Description: Collisions deal with the event wherein two agents run into each other. An example of the collision pattern occurs in the gamelet Frogger, where it can happen that a moving truck hits a frog. The truck wants to continue driving to the right but the frog is in the way. The live frog needs to be replaced by a dead frog when this happens.
Real World Examples: "A bat collides with a ball sending the ball flying" "atoms collide with one another sometimes bonding together"
PseudoCode Let's do the Psuedocode for the above image where the truck collides with the frog. There are many ways to do this but the following is the most correct way
IF the truck sees a frog to its right, THEN the truck sends a message to the frog telling the frog it's been hit
IF the frog receives a message that its been hit THEN the frog replaces its image with a dead frog's image etc.
AgentSheets Code:The Truck's Code:
One way to program this effect is to make the truck agent check for a frog agent directly ahead, and, if it finds one, operate on it so as to replace the live frog with a dead one. Instead of using language or system specific representations to capture this behavior we employ a UML sequence diagram to illustrate the interaction between the truck and the frog. In this approach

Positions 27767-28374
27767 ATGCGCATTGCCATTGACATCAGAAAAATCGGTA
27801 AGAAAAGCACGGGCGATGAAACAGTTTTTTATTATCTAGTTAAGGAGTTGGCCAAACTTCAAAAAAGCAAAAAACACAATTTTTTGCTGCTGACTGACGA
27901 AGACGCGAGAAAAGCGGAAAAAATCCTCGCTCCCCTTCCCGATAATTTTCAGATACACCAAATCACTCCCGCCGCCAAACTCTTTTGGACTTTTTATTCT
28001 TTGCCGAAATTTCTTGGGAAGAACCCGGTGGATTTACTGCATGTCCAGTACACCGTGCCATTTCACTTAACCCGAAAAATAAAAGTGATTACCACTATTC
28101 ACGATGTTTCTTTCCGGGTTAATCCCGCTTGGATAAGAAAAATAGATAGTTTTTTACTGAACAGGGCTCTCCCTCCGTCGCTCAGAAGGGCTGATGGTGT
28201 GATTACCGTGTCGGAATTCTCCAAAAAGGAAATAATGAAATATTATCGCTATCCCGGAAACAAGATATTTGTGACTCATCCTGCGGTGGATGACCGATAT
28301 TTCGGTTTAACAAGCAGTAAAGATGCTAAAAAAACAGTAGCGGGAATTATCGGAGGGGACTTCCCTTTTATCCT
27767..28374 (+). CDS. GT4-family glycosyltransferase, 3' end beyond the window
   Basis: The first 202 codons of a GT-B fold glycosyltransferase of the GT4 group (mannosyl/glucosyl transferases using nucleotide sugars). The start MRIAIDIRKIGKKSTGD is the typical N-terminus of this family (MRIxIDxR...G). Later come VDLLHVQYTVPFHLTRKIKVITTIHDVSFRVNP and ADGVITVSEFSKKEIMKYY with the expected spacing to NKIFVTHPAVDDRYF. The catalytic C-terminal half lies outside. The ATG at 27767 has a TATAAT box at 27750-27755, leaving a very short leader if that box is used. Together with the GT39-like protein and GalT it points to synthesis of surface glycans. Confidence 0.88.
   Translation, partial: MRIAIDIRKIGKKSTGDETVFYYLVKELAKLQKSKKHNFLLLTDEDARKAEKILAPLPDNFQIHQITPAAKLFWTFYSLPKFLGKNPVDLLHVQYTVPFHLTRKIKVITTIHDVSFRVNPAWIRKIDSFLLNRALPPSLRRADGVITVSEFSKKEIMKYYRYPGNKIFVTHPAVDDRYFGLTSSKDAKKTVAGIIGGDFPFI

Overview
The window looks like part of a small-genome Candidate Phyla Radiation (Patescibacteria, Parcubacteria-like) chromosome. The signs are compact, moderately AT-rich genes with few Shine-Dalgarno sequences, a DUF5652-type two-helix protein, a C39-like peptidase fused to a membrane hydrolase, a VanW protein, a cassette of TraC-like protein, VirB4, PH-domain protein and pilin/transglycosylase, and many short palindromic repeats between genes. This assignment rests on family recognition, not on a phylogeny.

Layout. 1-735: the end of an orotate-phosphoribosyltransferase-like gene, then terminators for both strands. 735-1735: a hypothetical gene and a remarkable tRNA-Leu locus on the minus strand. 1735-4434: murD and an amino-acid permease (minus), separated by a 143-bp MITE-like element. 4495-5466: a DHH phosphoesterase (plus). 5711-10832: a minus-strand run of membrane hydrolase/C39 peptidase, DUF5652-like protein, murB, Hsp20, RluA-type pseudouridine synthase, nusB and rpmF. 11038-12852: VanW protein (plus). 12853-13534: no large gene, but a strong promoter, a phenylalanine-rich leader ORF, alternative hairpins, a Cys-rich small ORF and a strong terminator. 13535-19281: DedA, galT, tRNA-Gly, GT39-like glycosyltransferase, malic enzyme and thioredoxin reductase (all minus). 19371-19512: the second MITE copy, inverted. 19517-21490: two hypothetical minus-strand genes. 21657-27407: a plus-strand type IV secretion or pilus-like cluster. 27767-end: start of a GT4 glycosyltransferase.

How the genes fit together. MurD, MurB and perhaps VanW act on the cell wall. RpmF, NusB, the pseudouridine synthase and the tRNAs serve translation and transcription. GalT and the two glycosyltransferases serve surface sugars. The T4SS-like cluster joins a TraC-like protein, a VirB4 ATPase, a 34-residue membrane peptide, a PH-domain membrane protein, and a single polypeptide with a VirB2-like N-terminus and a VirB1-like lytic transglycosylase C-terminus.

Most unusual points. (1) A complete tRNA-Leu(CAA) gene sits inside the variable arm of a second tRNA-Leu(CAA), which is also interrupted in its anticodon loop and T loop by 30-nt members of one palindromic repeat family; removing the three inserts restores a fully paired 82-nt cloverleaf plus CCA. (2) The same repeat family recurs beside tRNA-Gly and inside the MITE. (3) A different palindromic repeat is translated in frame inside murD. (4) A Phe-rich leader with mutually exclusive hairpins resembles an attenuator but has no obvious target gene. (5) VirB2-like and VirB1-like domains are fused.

The recommended approach is a kind of blending of the truck-centered and frog-centered approaches. It looks a little more complicated at first, but deals more naturally with situations in which several kinds of things may collide with several kinds of things.The idea is that collision behavior is divided between the truck and the frog. The truck detects the frog (or anything else it may collide with) and sends a message (say, “impact”) to the frog. The frog then responds to this message by changing itself to a dead frog. This diagram shows the sequence of events: trucks sees frog, truck sends “impact” message to frog. The frog reacts by changing its look to dead frog, plays sound, and erases itself.